The twist being that I didn’t actually make this post. I wrote the post which was supposed to be the follow up to this one, but I never got around to actually putting it up on the blog. So here is the Throwback Thursday Post that Almost Never Was.
At times I find that my life here in Salem is similar to the journey of the young wizard from The Last Unicorn. When he tried to force his will upon the magic, the magic failed him. When he allowed the magic to flow through him, he achieved the desired result.
When I first arrived in Salem, I was homeless and without a lot of prospects besides my agenda and a lack of patience. I proudly declared my presence to shop owners and their employees, in spite of my obvious transiency and I’m some sure some of them were just being polite by not rolling their eyes. After a grueling year in 2011, I surrendered my dream of joining the ranks of the Salem psychics.
Every once in a while, I would truck out the cards, reading for friends and roommates, coworkers, or the occasional online forum member. When I found a job and a place to live in Danvers, I left Salem with the intention of leaving all of my baggage behind. But the bug was still in my ear that I wanted to make a living reading tarot cards.
It all came to a stop in the beginning of 2012. I had arranged a phone reading with someone who had requested a reading through Freecycle, or some similar site. Before the reading, I went to the Walnut Cemetery and sat down by the little pond and did a simple “spell”, thinking it would help me clear my thoughts so that I could read for this woman. The spell was this:
“That which does not serve, I put into the ground.”
Halfway into the reading, I realized that I wasn’t connecting with this woman. I had hit a wall and without a word, I hung up the phone and blocked her number. I never went back to the site.
I believed at that point that my psychic journey would forever be restricted to my own path and for a while I took comfort in that. After all, I could see my own lines pretty clearly and accurately follow the signs to keep from making the mistakes that cost me my first living establishment in Salem.
On a visit into Salem sometime in September, I stopped into the Remember Salem shop. My Facebook friends affectionately know this as the Harry Potter store for reasons that become clear if you follow this link. Though I had not lived in Salem for nearly six months, the owner gave me the “local” discount for a bottle of butterscotch beer.
Thinking I was just lucky, I politely thanked him and went into one of the shops further down Essex Street. The lady there who had never met me before and had no special reason to recognize me, also gave me a local discount.
When I had tried force my way into Salem, everything failed. But once I had achieved a balance with everything and put the negative feelings behind me, the spirit of the city that called to me as a teenager, asked me to come back.
For three more years, my time was divided between my job in Danvers and my life in Salem. Working in Danvers kept me from feeling negativity towards Salem. Of course, that all changed when I tried to work inside of the walls of Salem, but that’s not what this post is about. A few major things happened in my life recently. I began volunteering for the Salem Film Festival and much more recently I have begun partaking in the events that put me contact with a new and ever changing circle of friends.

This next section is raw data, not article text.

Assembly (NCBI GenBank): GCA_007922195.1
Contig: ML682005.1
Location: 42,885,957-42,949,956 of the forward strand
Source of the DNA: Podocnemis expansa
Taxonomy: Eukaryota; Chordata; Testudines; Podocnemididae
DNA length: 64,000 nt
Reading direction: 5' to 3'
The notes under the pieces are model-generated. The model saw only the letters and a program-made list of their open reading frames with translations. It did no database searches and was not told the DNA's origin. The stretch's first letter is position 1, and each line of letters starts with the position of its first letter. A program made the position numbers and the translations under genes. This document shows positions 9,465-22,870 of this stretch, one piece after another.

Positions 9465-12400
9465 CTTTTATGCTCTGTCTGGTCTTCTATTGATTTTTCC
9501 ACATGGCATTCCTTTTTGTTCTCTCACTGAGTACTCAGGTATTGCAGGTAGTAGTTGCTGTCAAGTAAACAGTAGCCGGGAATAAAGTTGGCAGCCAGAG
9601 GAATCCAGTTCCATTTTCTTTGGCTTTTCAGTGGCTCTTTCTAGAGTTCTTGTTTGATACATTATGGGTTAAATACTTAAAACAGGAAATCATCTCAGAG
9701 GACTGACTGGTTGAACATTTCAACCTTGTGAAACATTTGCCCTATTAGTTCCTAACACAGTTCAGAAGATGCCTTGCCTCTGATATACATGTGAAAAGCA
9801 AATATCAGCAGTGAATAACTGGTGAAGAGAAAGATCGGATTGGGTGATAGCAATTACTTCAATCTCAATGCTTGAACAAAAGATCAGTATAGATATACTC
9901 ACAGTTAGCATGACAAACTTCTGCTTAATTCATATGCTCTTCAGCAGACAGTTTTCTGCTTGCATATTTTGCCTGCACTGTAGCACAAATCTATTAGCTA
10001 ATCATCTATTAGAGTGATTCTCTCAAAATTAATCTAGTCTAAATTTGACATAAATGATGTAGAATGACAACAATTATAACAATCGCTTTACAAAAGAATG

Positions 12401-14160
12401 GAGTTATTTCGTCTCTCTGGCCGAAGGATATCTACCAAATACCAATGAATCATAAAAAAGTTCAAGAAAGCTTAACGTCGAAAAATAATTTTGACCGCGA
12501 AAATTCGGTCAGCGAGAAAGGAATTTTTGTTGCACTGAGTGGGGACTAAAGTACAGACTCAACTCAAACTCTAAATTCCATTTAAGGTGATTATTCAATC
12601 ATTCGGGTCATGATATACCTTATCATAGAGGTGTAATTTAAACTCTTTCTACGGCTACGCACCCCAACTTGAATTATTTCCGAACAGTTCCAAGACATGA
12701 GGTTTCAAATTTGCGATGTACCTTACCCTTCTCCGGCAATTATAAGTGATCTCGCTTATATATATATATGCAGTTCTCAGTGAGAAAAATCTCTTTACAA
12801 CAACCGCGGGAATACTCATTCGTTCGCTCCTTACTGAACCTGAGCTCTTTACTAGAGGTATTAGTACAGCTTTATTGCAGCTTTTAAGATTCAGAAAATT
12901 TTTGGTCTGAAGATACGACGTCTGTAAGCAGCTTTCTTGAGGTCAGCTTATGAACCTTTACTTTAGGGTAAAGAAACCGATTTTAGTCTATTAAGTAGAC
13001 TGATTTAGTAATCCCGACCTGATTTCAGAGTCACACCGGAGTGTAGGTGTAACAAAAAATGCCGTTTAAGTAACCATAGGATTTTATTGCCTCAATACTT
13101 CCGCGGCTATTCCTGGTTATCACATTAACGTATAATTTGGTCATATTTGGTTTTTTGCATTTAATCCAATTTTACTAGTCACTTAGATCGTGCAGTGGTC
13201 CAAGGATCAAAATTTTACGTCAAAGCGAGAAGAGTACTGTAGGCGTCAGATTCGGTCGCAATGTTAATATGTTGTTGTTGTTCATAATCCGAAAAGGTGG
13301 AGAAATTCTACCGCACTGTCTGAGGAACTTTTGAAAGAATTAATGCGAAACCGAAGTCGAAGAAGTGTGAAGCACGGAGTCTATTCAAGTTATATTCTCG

It was with the idea of meeting people and trying to keep that positive interaction going that I finally decided to go to Omen and participate in the Tarotfest meeting on Sunday. Although I was afraid to go there at first, because I had misplaced my tarot decks. I didn’t realize this until an encounter with a local Salem psychic who happens to be friends with John, rekindled a passion I once thought was gone. But when I went to find my tarot deck, it seemed to have evaded me and I figured I must have left it at Bridge Street where it had been promptly thrown into some sort of garbage bin along with anything else I left behind.
That night, I called. The lady who responded insisted that it was no problem. Later at the meeting, as we were introducing ourselves and describing our tarot decks and favorite tarot related books, I simply explained what deck I used. While everyone had brought technical non-fiction books about tarot, I spoke of a fictional manga series called Tarot Cafe and explained how one of the scenes in the series was very similar to my train ride from Albany to Boston way back when I first came to Salem.
When everyone was done introducing themselves, the lady who organized the event explained that the only reason they stipulated that participants should bring tarot decks was so that they could assure that people were actually coming to this meeting with the intention of discussing tarot. She didn’t want someone just showing up to kill a couple of hours, or eat free food, which was a legitimate concern considering where Omen is located.
After the meeting, convinced I wouldn’t find it, I went upstairs to where my totes are located to see if I could find my tarot deck. Right inside of the first bin I opened, I saw the blue cloth with the snowflake motif that I had purchased long ago in South Burlington at Candles and Creations. Sure enough, the Melanie Gendron tarot deck that I had later purchased from Omen back in October of 2011, when my luck was finally beginning to turn.
If it were a snake, it would have been forced to leave Ireland.
Five years ago, I tried to force my way into Salem’s psychic community. Now, with the blessings of that very spirit of Salem that invited me to return, I am being invited to participate with the psychic community.
Let’s see where this goes.